At least 17 people have been confirmed dead in the devastating wildfires raging in California —including a couple who died together after having been married for 75 years. Charles Rippey, 100, and Sara Rippey, 98, died Sunday night when a fast-moving wildfire engulfed their Napa County home. Mike Rippey, the oldest of their five children, tells ABC that his mother was paralyzed from a stroke years earlier and would never have made it out. He says his father died about halfway to her room but "even if he had made it, there was no way he was gonna leave her. So neither one of them was getting out." "They lived a long life," he says. "It was a great life and they were happy right up until the last minute." In other developments:
- President Trump has signed a major disaster declaration for the state, where at least 115,000 acres have burned, CNN reports. Forecasters say that with strong winds and no rain forecast this week, conditions will be extremely challenging for firefighters battling 17 large fires across California.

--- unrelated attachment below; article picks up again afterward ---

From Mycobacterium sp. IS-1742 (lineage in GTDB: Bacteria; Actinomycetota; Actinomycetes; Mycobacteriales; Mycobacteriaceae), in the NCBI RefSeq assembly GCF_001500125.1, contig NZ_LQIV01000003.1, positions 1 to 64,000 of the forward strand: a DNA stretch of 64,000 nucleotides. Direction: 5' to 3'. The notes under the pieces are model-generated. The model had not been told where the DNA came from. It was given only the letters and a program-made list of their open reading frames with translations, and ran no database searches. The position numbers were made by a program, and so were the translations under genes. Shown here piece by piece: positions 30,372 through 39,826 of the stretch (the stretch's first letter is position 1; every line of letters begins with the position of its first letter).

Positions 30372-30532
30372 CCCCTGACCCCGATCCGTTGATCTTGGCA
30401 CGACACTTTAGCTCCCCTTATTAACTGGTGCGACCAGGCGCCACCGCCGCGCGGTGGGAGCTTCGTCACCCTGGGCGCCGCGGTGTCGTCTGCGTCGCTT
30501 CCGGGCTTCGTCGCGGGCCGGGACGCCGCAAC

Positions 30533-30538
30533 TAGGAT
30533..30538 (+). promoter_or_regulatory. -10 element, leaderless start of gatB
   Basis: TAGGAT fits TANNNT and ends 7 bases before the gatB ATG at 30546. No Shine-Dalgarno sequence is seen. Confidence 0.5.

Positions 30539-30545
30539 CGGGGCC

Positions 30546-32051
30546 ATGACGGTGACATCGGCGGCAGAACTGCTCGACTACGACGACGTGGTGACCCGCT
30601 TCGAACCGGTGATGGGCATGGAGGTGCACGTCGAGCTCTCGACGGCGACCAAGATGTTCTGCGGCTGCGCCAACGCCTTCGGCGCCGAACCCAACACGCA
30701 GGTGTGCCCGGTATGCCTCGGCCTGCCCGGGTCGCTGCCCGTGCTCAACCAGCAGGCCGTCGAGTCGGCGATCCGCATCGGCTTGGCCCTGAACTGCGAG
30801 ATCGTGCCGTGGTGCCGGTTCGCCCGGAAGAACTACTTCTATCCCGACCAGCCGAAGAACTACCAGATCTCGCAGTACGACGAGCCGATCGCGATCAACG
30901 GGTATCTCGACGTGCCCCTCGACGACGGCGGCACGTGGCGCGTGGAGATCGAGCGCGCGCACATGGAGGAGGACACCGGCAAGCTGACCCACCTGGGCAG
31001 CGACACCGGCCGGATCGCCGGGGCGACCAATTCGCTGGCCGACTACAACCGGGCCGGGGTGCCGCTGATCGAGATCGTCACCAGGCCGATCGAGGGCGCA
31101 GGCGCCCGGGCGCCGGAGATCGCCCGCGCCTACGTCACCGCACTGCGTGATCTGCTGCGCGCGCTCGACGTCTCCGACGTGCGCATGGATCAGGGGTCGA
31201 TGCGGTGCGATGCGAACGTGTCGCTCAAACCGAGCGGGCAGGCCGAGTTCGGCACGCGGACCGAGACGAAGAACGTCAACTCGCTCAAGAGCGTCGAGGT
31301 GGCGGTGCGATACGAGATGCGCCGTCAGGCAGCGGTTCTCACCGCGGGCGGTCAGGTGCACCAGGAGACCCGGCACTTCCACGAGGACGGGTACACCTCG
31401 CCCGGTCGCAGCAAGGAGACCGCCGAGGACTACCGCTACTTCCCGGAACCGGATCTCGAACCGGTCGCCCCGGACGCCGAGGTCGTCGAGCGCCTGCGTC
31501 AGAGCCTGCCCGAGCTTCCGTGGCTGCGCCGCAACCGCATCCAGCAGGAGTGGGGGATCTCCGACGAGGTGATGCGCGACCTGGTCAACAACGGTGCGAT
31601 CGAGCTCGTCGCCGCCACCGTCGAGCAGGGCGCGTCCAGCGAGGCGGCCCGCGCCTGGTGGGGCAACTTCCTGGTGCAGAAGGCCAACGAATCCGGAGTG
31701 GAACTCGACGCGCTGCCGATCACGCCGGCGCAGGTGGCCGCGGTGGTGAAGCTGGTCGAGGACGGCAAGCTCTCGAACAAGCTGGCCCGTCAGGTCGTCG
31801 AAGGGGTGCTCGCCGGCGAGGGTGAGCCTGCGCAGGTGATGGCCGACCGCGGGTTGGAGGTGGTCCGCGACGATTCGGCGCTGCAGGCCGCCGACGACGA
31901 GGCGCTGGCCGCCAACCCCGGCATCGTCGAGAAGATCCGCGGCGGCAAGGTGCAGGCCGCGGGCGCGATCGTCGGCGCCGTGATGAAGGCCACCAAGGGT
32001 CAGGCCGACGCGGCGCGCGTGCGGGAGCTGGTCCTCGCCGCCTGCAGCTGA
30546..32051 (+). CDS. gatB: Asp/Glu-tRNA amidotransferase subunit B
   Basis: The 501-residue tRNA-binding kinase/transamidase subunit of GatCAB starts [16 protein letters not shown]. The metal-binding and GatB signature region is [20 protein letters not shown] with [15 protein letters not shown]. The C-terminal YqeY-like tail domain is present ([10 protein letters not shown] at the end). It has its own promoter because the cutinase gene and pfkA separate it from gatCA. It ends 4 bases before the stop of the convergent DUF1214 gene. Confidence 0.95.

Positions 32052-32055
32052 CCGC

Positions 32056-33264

- State Rep. Mike Thompson said he believes the wine country blazes will be the "worst fire disaster in California history" after seeing the devastation in northern California on Tuesday, reports the San Francisco Chronicle, which has a list of the evacuation orders.
- Most of the fatalities were in Sonoma County, where large parts of the city of Santa Rosa burned. The death toll could rise sharply: The Los Angeles Times reports that sheriff's officials in the county have found only 45 of the 200 people reported missing since Sunday night.
- Fire officials say the "unprecedented" spread of the northern California fires was caused by wind gusts of up to 60mph Sunday night, the Guardian reports. "We see 20 to 30 new fires a day, it’s just that these winds really caused these fires to grow rapidly," says Cal Fire rep Heather Williams.
- Some first responders lost their own homes to fire while they were fighting the blazes and evacuating residents, the San Francisco Chronicle reports. They include Mill Valley Fire Chief Tom Welch, who lost his Santa Rosa home.
- Michael Honig, chairman of the Napa Valley Vintners trade association, tells the AP that at least five wineries have been destroyed and nine others damaged, and the group has yet to hear from wineries in some hard-hit areas. "That's been the biggest problem—the information—you can't access these areas," he says. "We don't have a good idea of how the vineyards have been impacted."
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